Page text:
This custom has existed from time immemorial, and to ignore it would be death to the prestige of the Wazan Shareefs, whose influence is so powerful from one end of the Moorish Empire to the other……. Three days is supposed to be the limit of these visits, and the only method of giving them a hint that you are embarrassed by their presence is to diminish the quantity and quality of their food. Even then there are some too dense to take the hint. In the Shareef’s lifetime barley was supplied to the animals of notables, but since his death I gradually omitted that, and now only in very extreme cases do I give sufficient for saddle-horses or mules as the case may be. But for the unsolicited offerings, it would be impossible to keep up a custom extending over thirteen hundred years.
The name is given to a Moslem child on the eighth day of its birth, though I believe the seventh is the right date. On the morning of the ceremony a large ram is sacrificed, and this is generally slaughtered by a near relative, who pronounces the child’s name when cutting the animal’s throat, in presence of invited guests. After, the male guests assemble in a large room, where tea and cakes form the first portion of the feast. A sumptuous luncheon follows. When the guests are numerous, as in the case of Muley Ali’s fete, they are served by relays, and I was told that it was late in the afternoon before all were supplied.
Their number amounted to several hundreds, and the poor were not forgotten. Inside the house the lady guests assembled ; a few were brought to my room to congratulate me personally. Although I did not see the densely packed rooms and the ladies in their gorgeous dresses, decked with jewels, I heard the noise, for the female musicians were seated in the centre of the house. The continual din can well be imagined, for Moorish instruments are untuneful and primitive. My mother, taking advantage of a lull in the rejoicings, carried the baby down to show to the guests. She little expected such an ovation as she received from the people, who started the music and “zahrits,” or joy-cry, to their hearts’ content.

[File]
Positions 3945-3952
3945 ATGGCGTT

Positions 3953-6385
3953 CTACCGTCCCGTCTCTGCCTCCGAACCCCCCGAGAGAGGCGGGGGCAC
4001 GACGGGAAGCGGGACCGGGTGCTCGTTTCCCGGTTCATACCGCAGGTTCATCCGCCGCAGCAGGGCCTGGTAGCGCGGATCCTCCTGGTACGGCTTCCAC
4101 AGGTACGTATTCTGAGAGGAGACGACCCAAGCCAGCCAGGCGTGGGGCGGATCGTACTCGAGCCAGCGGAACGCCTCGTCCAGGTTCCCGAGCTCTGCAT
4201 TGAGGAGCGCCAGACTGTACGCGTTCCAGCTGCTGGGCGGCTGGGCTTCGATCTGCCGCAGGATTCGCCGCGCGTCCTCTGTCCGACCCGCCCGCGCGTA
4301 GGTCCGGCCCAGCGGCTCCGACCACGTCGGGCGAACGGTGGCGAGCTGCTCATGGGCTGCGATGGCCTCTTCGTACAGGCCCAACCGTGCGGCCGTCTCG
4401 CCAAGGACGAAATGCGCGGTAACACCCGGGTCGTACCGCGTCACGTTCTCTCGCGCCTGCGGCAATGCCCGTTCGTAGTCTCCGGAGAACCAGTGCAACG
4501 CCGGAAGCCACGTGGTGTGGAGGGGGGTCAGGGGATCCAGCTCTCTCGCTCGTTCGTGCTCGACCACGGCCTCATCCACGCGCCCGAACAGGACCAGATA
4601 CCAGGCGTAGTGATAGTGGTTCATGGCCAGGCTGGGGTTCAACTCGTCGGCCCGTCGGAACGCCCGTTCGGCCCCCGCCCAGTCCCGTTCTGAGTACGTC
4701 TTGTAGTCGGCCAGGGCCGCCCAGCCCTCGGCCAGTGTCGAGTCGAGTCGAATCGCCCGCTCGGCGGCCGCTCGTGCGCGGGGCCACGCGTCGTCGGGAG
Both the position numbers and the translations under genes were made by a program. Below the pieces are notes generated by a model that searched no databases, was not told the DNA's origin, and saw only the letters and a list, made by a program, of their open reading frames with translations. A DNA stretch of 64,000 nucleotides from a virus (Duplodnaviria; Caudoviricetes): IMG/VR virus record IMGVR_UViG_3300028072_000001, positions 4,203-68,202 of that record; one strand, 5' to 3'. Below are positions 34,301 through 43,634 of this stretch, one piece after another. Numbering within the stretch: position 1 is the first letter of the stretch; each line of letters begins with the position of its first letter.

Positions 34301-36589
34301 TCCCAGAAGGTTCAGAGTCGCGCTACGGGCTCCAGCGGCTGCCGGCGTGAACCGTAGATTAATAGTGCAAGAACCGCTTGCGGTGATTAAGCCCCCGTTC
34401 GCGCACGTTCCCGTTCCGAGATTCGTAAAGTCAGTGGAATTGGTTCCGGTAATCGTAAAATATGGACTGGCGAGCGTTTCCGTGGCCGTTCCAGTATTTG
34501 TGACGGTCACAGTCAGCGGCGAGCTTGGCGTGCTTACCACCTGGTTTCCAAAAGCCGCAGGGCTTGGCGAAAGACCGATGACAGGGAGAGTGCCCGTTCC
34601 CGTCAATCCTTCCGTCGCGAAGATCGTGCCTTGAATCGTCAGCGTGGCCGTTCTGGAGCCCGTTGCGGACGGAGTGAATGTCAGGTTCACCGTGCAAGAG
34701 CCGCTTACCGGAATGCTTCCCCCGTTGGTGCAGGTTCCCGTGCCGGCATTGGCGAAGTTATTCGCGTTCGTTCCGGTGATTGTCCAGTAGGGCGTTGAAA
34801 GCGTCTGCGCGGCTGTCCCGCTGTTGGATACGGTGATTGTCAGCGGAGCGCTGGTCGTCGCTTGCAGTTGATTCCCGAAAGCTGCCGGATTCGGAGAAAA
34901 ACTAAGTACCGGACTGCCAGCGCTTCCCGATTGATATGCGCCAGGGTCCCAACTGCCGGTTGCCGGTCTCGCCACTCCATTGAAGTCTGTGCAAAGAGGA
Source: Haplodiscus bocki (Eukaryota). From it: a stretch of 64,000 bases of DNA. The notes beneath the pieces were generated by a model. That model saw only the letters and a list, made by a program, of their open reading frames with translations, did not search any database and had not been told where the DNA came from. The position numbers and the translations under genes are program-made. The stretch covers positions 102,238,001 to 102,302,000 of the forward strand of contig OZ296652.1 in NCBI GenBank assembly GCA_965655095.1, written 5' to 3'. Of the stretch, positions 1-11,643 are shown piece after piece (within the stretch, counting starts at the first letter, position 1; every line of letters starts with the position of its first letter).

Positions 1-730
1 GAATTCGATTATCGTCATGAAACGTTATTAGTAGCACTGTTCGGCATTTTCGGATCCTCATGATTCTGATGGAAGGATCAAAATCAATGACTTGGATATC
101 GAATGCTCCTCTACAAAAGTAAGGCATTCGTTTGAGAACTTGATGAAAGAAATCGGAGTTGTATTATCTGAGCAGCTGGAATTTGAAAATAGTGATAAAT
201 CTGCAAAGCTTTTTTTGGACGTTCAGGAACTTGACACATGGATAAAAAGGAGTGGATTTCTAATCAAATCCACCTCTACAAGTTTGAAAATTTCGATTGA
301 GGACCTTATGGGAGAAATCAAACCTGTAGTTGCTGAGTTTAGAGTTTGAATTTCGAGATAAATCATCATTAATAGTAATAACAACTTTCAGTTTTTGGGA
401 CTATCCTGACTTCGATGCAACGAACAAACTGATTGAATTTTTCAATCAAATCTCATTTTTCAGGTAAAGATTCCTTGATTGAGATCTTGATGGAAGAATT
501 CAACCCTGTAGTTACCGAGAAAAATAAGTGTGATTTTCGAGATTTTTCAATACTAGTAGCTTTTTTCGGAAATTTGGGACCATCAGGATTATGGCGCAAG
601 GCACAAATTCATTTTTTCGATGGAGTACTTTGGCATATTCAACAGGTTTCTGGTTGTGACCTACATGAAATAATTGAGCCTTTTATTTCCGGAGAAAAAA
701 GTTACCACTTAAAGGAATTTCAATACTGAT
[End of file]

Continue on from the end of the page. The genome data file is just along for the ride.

Fearing to startle the child, my mother beat a hasty retreat, which was no easy matter. Never had a Shareef been exposed to the public gaze so early in his life, for fear of the evil eye. The women especially are very superstitious ; the Shareef was not so at all, though I know many men who believe most implicitly in this influence, attributing to it sickness and other disasters.
The whole journey from Tangier to Fez was one of adoration of the chief, and further taught me the immense prestige enjoyed by the Wazan family, and particularly by my husband; also his father, Sidi el Hadj Alarbi, who was even more highly regarded. I gained more real knowledge of the family on this journey than in the ten years I had resided in Tangier.
I found numerous shrines in many parts of the country we traversed. These consist of a simple stone circlet where people went to pray for God’s assistance in sickness or trouble. Some of these circlets stood where my late father-in-law’s litter had rested, or where he had encamped for the night on his various journeys to the Court of Muley Abdurhaman, great-grandfather to the present Sultan…….. Many are the fantastic legends with regard to his mystical power, accepted down to this day as a reality……… My husband used his influence in the same direction after his father’s demise, but gradually deserted the Court when he perceived it was probable that some day he might find himself constituted a State prisoner on account of his European leanings……..
Nevertheless he considered his spiritual position a higher one than any actual temporal one ; then, too, he was influenced by the old saying: “From us it cannot be, but without us it cannot be.” The ceremony of crowning a Moorish Sultan is represented by the mounting of the elected Sultan, generally at Muley Dris of Zarhoun, on which occasion, in presence of notabilities, the Grand Shareef of Wazan (or a deputy of the same family) holds the stirrup for the Sultan to mount. Also on the proclamation of a new Sultan, when the Beiha, or Act of Proclamation, is signed to that effect at the town governor’s, if a Shareef of Wazan is resident in that town he is invited to sign first, followed by the Kadi, the Basha, and so on.
Here too I had an insight into the great veneration in which my husband was held by his co-religionists out of his own country. The people worked themselves up into a perfect frenzy of delight at his arrival among them, and the hotel proprietor was put quite beside himself by the overwhelming crowds that invaded his premises. As a last resource the doors were locked. The police drove away the crowds only to find them entering by another route. At length the excitement subsided, when it was announced that the Shareef would receive the faithful in batches, and that one and all should have the benefit of his personal benedictions.